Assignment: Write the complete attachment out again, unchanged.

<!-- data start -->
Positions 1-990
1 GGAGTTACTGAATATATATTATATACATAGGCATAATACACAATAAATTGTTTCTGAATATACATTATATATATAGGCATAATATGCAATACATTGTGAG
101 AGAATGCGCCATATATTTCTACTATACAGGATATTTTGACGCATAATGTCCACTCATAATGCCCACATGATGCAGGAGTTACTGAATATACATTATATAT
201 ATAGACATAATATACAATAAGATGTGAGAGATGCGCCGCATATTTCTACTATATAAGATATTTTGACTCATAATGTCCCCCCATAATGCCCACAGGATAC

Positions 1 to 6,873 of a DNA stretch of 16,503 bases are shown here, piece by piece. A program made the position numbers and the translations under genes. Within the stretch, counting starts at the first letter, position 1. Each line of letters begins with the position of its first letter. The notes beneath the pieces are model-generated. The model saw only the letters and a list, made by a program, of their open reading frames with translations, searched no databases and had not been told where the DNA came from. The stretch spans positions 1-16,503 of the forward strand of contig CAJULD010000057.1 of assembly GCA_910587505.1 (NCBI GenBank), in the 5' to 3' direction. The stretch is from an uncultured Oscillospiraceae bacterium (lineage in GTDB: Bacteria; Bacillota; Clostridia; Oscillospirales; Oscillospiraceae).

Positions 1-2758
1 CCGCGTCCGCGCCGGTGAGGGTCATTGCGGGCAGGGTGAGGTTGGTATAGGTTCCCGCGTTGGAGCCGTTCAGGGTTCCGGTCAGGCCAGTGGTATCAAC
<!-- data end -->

Positions 1-990
1 GGAGTTACTGAATATATATTATATACATAGGCATAATACACAATAAATTGTTTCTGAATATACATTATATATATAGGCATAATATGCAATACATTGTGAG
101 AGAATGCGCCATATATTTCTACTATACAGGATATTTTGACGCATAATGTCCACTCATAATGCCCACATGATGCAGGAGTTACTGAATATACATTATATAT
201 ATAGACATAATATACAATAAGATGTGAGAGATGCGCCGCATATTTCTACTATATAAGATATTTTGACTCATAATGTCCCCCCATAATGCCCACAGGATAC

Positions 1 to 6,873 of a DNA stretch of 16,503 bases are shown here, piece by piece. A program made the position numbers and the translations under genes. Within the stretch, counting starts at the first letter, position 1. Each line of letters begins with the position of its first letter. The notes beneath the pieces are model-generated. The model saw only the letters and a list, made by a program, of their open reading frames with translations, searched no databases and had not been told where the DNA came from. The stretch spans positions 1-16,503 of the forward strand of contig CAJULD010000057.1 of assembly GCA_910587505.1 (NCBI GenBank), in the 5' to 3' direction. The stretch is from an uncultured Oscillospiraceae bacterium (lineage in GTDB: Bacteria; Bacillota; Clostridia; Oscillospirales; Oscillospiraceae).

Positions 1-2758
1 CCGCGTCCGCGCCGGTGAGGGTCATTGCGGGCAGGGTGAGGTTGGTATAGGTTCCCGCGTTGGAGCCGTTCAGGGTTCCGGTCAGGCCAGTGGTATCAAC